Production of Italian printing, converting machinery grew in 2008
Consumers remain cautious after plunging gas prices
Study: Dropping prices can hurt brands
Printed and thin film transistor circuits: The second coming of silicon chips?
SOURCES FOR CURRENT RESIN PRICES


Production of Italian printing, converting machinery grew in 2008

In the face of economic uncertainty, total output and exports in Italian printing and converting machinery flourished.

The Italian Manufacturers’ Association of Machinery for the Graphic, Converting and Paper Industry (ACIMGA) reported that production of Italian printing and converting presses grew 4% in 2008, expansion that was supported by an 8.4% increase of exports. These upticks trumped the 2.8% increase the industry association reported for 2007, and despite a small reduction in imports, Italian manufacturers still saw a positive trade-balance of nearly €720 million ($954 million), an increase of 33% over 2007 figures.

While the industry group reported a continuing industry growth trend, ACIMGA also saw stark changes in export patterns. In North America, the export trend there reversed, declining 2.9% in 2008 after that market grew 19.1% the year before. Central and South America registered the largest increase-53.7%, to be exact-of Italian imports, well above the Asian market, which grew 37.6% in 2008. European markets lagged, however, declining 2.9% in 2008, largely similar to the 2.7% contraction it experienced in 2007.

Among the top destination countries, the United States and Germany ranked first and second, respectively, even as the exports to those nations shrank slightly (3% and 3.5%). China, a key force behind the Asian market’s growth, shot up from sixth place to third place with an increase of 58.6%.

Consumers remain cautious after plunging gas prices

Even after relief from record gas prices, consumers are sticking with the frugal habits they developed during the crisis.

Despite the nearly 56% plunge in gas prices, results from a recent Nielsen survey show U.S. consumers aren’t letting go of the strategies they used to cope with high petrol prices. The data suggests that even as the economy gets better, consumers will keep looking for value in products and packages.

According to Nielsen’s December 2008 Gas Price Impact Survey, U.S. consumers continue to combine shopping trips and errands (77%, down one point from June 2008), eat out less (57%, up five points), stay home more often (50%, down one point) and reduce spending (64%, up one point). These trends, says the research agency, are expected to continue through 2009.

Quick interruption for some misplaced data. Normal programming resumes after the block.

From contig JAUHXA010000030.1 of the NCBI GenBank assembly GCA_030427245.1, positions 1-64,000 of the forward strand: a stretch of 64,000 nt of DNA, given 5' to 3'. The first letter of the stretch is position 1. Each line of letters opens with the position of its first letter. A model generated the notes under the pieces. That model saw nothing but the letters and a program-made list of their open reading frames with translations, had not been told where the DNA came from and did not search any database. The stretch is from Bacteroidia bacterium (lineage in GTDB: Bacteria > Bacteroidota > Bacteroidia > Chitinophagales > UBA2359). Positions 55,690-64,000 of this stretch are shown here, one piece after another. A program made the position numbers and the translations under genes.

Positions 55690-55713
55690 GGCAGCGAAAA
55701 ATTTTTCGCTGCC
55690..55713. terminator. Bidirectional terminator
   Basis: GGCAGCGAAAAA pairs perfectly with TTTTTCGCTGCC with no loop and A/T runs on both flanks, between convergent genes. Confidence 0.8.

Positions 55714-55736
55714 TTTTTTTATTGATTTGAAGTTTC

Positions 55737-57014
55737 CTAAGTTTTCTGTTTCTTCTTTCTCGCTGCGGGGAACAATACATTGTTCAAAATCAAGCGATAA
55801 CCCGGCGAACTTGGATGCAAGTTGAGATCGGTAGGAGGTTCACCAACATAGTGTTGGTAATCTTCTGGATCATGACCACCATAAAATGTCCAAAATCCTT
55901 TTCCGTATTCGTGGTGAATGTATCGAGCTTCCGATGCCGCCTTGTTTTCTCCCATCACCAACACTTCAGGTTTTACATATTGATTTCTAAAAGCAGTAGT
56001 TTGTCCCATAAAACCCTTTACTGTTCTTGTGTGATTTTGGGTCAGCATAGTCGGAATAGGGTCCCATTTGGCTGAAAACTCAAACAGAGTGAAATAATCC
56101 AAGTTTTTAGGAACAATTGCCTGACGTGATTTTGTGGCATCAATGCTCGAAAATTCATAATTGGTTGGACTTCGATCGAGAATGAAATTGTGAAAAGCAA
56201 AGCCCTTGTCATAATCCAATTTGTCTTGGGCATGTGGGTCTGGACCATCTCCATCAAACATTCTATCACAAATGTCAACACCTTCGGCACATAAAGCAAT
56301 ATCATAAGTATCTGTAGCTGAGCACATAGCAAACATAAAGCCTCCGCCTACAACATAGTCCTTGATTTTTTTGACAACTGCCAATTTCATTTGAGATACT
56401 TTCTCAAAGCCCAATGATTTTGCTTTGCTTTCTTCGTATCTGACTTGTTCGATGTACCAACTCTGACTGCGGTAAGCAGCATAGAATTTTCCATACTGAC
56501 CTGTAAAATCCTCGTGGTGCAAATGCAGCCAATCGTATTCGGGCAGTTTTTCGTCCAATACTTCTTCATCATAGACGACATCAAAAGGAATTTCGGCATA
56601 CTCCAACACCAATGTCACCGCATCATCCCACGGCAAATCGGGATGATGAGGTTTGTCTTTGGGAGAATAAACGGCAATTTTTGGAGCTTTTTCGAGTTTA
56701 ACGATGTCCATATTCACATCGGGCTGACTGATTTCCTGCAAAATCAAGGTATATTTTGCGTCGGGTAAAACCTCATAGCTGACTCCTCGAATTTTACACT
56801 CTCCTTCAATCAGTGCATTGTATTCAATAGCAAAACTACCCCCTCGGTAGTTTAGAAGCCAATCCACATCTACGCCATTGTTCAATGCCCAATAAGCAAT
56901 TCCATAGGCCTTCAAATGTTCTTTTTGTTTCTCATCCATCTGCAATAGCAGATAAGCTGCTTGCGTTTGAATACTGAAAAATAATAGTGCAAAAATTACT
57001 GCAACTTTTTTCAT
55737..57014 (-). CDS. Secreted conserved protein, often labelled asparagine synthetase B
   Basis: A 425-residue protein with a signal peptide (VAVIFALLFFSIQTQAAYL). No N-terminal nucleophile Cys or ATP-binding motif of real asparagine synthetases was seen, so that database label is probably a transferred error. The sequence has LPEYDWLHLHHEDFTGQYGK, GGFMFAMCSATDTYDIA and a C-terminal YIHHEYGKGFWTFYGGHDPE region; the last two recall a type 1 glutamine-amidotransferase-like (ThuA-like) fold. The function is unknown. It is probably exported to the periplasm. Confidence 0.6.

The frugal habits are especially evident in trips to the grocery store, where 39% of U.S. households say they’re using more coupons, 38% are buying less expensive grocery brands (including private label products), 29% are shopping more at supercenters and 17% are buying larger economy sizes.

According to the survey, households with mid-range incomes ($70,000–$99,900) have adjusted the most of any survey group. Respondents in this category are 12% more likely to buy less expensive grocery brands (including private label goods), 27% more likely to use coupons and 11% more likely to shop more at supercenters. In contrast, households with incomes over $100,000 are 16% less likely to buy less expensive grocery brands.

Study: Dropping prices can hurt brands

Consumers question a product’s value once the price is slashed.

Cutting the price of branded foods and other products, despite seeming like the natural response to bad economic times, can actually hurt consumer perception of the brand, according to a new study from Yankelovich. “Dollars and Consumer Sense” stated that when consumers were asked what they thought when an established brand dropped in price, 70% concluded that it must have been overpriced to start with, and 62% thought it must be priced to move because it’s outdated or about to expire. By contrast, when asked what they would conclude if it did not lower its price, 64% assumed that it must be popular and a good value.

Printed and thin film transistor circuits: The second coming of silicon chips?

One report predicts 799% growth in market for printed, thin film transistor circuits by 2019.

Printed and thin film transistor circuits, currently a $10 million market, will blossom into an $8 billion market over the next 10 years says a report from IDTechEx. Currently, the circuits have a large presence in the plastics and printing industries, and as the market grows, the technology will drive innovations in electronic products, medical disposables, smart packaging and smart labels.

Over the next 20 years, from 2009-2029, the research firm says the market for printed and thin film transistor circuits has the potential to repeat the fast growth and success of the silicon chip market: The 20 years from 1978-1998 saw a similar starting and finishing value of sales of silicon chips.

Like silicon chips, developments in printed and thin films transistor circuits will come from virtually every direction, including North America, Europe and Asia. Nearly one-third (32%) of companies currently developing printed transistors are U.S.-based, while 27% of those companies are based in Japan and 10% based in Germany. The report also notes that companies currently operating in Korea (9%), the United Kingdom (5%), Taiwan (4%), Canada (3%), France (2%) and Singapore (2%) will make significant contributions to the market’s growth over the next 20 years.

SOURCES FOR CURRENT RESIN PRICES
Chemical Market Associates Inc.
DeWitt & Co. Inc.
ICIS
IDES Inc.
Plastics News